This course examines basic ideas that are foundational to conducting organizational research. Fundamental elements such as problem statements, research questions, hypotheses, critical thinking skills, inclusion of social and economic contingencies, and research ethics are investigated in preparation for the design of a scholarly research proposal.

Upon completion of this course, students are expected to be able to do the following:

  1. Develop an effective research problem statement.
  2. Develop effective research questions and hypotheses.
  3. Evaluate the differences between quantitative and qualitative research.
  4. Apply critical thinking in a research context.
  5. Evaluate social, political, and economic contingencies that impact organizations.
  6. Evaluate ethical dimensions of organization research.
     

EDD821 Techniques for Research (3 cr.)

This course introduces the basic techniques needed to conduct organizational research. Fundamental elements such as hypotheses, sampling techniques, data analysis, design validity, and research ethics are investigated in preparation for the design of a scholarly research proposal.

Upon completion of the course, students are expected to be able to do the following:

  1. Evaluate various quantitative and qualitative research designs.
  2. Evaluate design validity.
  3. Evaluate sampling techniques.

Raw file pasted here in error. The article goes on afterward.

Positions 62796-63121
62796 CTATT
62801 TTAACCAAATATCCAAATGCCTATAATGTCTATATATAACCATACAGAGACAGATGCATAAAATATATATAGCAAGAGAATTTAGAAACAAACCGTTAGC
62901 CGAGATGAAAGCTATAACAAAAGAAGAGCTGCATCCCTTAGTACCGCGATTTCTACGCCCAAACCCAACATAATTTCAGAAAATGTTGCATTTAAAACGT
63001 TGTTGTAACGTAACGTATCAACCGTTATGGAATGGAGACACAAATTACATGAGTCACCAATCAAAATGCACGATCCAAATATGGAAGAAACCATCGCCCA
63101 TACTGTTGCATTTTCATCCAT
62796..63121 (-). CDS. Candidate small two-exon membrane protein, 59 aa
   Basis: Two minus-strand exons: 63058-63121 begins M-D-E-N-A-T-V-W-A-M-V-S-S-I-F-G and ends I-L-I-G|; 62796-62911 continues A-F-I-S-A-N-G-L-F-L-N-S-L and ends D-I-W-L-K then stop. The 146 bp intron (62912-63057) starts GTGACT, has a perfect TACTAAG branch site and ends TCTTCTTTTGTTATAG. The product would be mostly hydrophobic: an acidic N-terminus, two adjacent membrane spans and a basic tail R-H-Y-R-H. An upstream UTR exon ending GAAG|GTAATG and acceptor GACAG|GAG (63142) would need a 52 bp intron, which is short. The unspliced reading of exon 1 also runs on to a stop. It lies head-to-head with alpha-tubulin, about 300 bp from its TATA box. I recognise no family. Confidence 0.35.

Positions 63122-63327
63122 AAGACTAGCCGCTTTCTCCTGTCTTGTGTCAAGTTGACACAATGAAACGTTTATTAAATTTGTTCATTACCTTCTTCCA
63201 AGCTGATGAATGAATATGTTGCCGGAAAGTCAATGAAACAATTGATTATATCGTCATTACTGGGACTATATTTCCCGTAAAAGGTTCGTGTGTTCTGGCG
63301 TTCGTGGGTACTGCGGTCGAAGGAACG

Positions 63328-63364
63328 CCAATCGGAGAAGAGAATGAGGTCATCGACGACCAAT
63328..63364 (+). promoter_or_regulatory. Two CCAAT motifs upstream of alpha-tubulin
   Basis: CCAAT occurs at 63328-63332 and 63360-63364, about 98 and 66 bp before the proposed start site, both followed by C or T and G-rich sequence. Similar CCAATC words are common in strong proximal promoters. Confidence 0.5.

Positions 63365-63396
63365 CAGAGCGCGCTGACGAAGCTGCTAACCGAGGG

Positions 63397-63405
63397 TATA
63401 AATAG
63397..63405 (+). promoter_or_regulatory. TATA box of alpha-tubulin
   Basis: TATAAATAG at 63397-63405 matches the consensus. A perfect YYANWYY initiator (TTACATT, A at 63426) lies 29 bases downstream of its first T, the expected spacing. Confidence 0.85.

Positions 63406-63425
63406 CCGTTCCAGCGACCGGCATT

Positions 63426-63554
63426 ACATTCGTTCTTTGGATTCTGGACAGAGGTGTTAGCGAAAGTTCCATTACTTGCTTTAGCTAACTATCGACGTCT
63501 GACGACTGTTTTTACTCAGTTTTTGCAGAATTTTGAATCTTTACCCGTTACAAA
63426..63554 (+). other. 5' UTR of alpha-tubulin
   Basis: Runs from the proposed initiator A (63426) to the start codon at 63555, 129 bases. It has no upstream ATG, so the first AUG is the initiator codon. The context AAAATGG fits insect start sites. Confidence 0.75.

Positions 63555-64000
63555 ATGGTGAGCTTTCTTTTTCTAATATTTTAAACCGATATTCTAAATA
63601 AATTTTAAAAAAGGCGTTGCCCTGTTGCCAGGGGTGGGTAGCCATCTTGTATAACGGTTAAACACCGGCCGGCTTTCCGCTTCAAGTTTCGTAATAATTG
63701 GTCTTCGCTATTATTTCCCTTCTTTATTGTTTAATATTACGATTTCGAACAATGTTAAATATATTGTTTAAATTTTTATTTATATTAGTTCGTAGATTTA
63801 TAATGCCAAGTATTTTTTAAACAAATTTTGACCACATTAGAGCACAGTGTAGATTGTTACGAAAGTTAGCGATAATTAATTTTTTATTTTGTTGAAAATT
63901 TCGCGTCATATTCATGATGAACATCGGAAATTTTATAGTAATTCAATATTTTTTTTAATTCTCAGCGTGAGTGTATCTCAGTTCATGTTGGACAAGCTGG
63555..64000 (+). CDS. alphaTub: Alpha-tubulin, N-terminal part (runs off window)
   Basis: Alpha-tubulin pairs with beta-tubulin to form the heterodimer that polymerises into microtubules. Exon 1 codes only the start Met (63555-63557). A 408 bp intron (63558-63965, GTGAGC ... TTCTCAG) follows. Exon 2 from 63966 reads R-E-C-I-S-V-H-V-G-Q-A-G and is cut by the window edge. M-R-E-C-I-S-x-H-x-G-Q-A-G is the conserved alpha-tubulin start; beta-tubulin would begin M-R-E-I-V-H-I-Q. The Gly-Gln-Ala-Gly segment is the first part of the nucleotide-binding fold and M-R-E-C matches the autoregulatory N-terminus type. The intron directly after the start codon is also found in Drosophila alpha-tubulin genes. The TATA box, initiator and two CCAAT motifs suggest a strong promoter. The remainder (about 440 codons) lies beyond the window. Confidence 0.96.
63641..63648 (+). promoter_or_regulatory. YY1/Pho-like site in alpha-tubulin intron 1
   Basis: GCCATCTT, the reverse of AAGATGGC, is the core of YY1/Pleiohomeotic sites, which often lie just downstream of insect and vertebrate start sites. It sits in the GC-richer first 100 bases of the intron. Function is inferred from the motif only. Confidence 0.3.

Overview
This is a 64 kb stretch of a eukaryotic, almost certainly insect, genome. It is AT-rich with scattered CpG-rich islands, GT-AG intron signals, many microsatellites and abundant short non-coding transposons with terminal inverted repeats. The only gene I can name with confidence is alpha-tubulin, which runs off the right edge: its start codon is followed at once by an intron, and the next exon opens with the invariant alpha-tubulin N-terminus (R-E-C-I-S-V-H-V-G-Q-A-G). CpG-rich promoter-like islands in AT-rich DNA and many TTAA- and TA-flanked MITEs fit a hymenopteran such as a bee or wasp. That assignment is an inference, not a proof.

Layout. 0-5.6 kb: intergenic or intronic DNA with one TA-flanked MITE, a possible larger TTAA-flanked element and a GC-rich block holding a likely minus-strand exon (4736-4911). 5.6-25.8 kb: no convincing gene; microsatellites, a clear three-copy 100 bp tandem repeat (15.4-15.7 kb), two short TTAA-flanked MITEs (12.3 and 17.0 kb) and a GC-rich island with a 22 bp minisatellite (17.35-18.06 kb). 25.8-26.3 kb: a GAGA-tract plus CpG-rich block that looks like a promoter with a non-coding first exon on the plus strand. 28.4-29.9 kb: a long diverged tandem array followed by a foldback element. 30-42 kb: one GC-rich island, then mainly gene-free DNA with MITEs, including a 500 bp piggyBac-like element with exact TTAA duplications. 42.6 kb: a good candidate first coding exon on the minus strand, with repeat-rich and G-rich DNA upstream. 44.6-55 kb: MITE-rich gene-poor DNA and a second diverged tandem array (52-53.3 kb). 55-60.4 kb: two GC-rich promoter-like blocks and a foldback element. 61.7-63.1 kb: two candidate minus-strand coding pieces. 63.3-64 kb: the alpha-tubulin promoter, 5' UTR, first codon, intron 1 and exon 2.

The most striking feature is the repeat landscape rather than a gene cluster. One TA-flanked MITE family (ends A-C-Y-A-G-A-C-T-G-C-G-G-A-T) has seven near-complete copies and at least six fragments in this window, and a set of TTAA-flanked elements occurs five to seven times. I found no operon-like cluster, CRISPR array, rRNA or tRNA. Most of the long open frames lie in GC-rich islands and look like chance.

4. Address critical research issues.
  5. Apply research ethics.
  6. Demonstrate appropriate research writing style (APA).
  7. Create an effective research proposal.
  8. Evaluate the validity of alternative experimental designs.
     

EDD822 Qualitative Research Design and Methods (3 cr.)

This course provides an in-depth look at qualitative research methods through exploration of qualitative research paradigms; various qualitative methodologies; design, implementation, analysis, and presentation issues; the use of technological data analysis tools in qualitative research; and ethical issues.

Upon completion of the course, students are expected to be able to do the following:

  1. Analyze, synthesize, and evaluate research ethics to a qualitative design.
  2. Analyze, synthesize, and evaluate the applications of various qualitative methods.
  3. Analyze, synthesize, and evaluate qualitative sampling methods.
  4. Develop qualitative data collection instruments.
  5. Analyze, synthesize, and evaluate researcher and subject qualification requirements.
  6. Analyze, synthesize, and evaluate qualitative design validity.
  7. Analyze, synthesize, and evaluate qualitative data analysis including coding.
  8. Evaluate qualitative data analysis.
  9. Demonstrate appropriate research writing style (APA).
  10. Design a qualitative research study.
     

EDD823 Quantitative Research Design and Methods (3 cr.)

This course explores quantitative research methods. It includes a general survey of descriptive statistical techniques, selection of appropriate statistical measure, development of samples or databases, and analysis of findings. Computer application and use of statistical programs to develop, manipulate, and analyze data constitute an integral part of the course.

Upon completion of the course, students are expected to be able to do the following:

  1. Analyze and evaluate the application of various quantitative methods.
  2. Evaluate quantitative research.
  3. Evaluate quantitative sampling methods and statistical power analysis.
  4. Evaluate results/interpretation techniques.
  5. Apply and evaluate research ethics to quantitative research design.